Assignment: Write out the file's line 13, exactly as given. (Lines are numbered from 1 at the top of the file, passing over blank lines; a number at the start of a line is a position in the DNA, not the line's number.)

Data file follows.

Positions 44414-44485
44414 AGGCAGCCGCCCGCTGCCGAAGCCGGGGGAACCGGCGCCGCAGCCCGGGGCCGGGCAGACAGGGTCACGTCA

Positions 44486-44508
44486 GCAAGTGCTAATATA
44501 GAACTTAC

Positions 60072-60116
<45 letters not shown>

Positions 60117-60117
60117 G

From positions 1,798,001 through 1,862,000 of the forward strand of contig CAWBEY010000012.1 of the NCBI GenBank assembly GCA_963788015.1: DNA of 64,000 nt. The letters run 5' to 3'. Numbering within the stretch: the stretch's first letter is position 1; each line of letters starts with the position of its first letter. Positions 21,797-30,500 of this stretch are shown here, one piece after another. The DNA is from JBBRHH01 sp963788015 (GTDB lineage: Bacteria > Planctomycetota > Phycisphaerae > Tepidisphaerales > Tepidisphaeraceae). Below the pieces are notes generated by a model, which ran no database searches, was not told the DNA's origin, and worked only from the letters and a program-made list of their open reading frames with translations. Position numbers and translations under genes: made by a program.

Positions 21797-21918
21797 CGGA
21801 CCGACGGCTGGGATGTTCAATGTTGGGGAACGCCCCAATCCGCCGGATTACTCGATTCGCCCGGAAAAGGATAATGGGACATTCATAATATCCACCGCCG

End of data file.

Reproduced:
21801 CCGACGGCTGGGATGTTCAATGTTGGGGAACGCCCCAATCCGCCGGATTACTCGATTCGCCCGGAAAAGGATAATGGGACATTCATAATATCCACCGCCG